They were in the saloon of a sinking ship, looking up at him through the darkening water. There was still air in the saloon, they could still see him and he them, but all the while they were sinking down, down into the green waters which in another moment must hide them from sight for ever.
He was out in the light and air while they were being sucked down to death, and they were down there because he was up here. He knew it and they knew it, and he could see the knowledge in their faces. There was no reproach either in their faces or in their hearts, only the knowledge that they must die in order that he might remain alive, and that this was part of the unavoidable order of things.
He could not remember what had happened, but he knew in his dream that in some way the lives of his mother and his sister had been sacrificed to his own. Tragedy, he perceived, belonged to the ancient time, to a time when there was still privacy, love, and friendship, and when the members of a family stood by one another without needing to know the reason. Such things, he saw, could not happen today. Today there were fear, hatred, and pain, but no dignity of emotion, no deep or complex sorrows.
All this he seemed to see in the large eyes of his mother and his sister, looking up at him through the green water, hundreds of fathoms down and still sinking. Suddenly he was standing on short springy turf, on a summer evening when the slanting rays of the sun gilded the ground. The landscape that he was looking at recurred so often in his dreams that he was never fully certain whether or not he had seen it in the real world.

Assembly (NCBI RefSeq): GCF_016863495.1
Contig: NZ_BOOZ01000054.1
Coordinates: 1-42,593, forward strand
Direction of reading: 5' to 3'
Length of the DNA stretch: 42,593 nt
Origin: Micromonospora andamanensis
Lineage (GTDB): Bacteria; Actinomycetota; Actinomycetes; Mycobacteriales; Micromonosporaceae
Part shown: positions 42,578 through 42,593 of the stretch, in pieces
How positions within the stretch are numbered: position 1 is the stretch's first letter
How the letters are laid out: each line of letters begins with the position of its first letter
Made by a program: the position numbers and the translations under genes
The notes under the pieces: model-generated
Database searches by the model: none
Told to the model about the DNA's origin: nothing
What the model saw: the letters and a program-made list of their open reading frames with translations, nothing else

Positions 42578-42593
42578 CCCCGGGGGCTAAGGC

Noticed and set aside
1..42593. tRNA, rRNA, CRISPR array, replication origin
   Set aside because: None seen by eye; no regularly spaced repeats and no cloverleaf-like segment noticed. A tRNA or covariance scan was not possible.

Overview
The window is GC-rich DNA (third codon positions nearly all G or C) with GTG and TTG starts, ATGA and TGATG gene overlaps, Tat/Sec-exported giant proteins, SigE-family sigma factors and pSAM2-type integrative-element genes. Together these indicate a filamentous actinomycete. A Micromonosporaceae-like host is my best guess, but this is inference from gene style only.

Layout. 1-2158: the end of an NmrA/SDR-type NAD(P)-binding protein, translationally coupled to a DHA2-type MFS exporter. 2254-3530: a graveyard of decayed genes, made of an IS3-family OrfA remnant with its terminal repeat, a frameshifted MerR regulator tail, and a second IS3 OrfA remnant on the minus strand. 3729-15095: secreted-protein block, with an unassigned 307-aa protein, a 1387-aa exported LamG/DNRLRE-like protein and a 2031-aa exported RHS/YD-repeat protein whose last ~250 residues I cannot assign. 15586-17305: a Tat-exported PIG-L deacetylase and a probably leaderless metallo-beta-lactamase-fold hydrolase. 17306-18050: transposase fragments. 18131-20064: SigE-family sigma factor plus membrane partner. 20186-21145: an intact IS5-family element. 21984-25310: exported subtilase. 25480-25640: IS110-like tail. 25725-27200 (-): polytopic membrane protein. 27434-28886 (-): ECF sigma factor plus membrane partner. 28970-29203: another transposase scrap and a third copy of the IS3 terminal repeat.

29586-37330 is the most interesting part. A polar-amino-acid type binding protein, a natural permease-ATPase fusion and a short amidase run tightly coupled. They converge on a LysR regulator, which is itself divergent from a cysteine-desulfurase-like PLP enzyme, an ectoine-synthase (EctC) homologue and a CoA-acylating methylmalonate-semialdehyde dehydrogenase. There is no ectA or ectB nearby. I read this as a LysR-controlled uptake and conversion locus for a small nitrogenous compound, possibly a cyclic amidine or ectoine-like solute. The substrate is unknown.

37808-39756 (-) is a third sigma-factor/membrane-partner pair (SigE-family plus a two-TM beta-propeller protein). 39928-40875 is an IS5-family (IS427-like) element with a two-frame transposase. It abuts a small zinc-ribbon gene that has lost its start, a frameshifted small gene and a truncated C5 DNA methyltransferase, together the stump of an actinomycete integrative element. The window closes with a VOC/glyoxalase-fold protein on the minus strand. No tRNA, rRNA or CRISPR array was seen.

In his waking thoughts he called it the Golden Country. It was an old, rabbit-bitten pasture, with a foot-track wandering across it and a molehill here and there. Somewhere near at hand, though out of sight, there was a clear, slow-moving stream where dace were swimming in the pools under the willow trees. The girl with dark hair was coming towards them across the field.
With what seemed a single movement she tore off her clothes and flung them disdainfully aside. Her body was white and smooth, but it aroused no desire in him, indeed he barely looked at it.
What overwhelmed him in that instant was admiration for the gesture with which she had thrown her clothes aside. With its grace and carelessness it seemed to annihilate a whole culture, a whole system of thought, as though Big Brother and the Party and the Thought Police could all be swept into nothingness by a single splendid movement of the arm.
That too was a gesture belonging to the ancient time. The telescreen was giving forth an ear-splitting whistle which continued on the same note for thirty seconds. It was nought seven fifteen, getting-up time for office workers. Winston wrenched his body out of bed — naked, for a member of the Outer Party received only 3, clothing coupons annually, and a suit of pyjamas was — and seized a dingy singlet and a pair of shorts that were lying across a chair.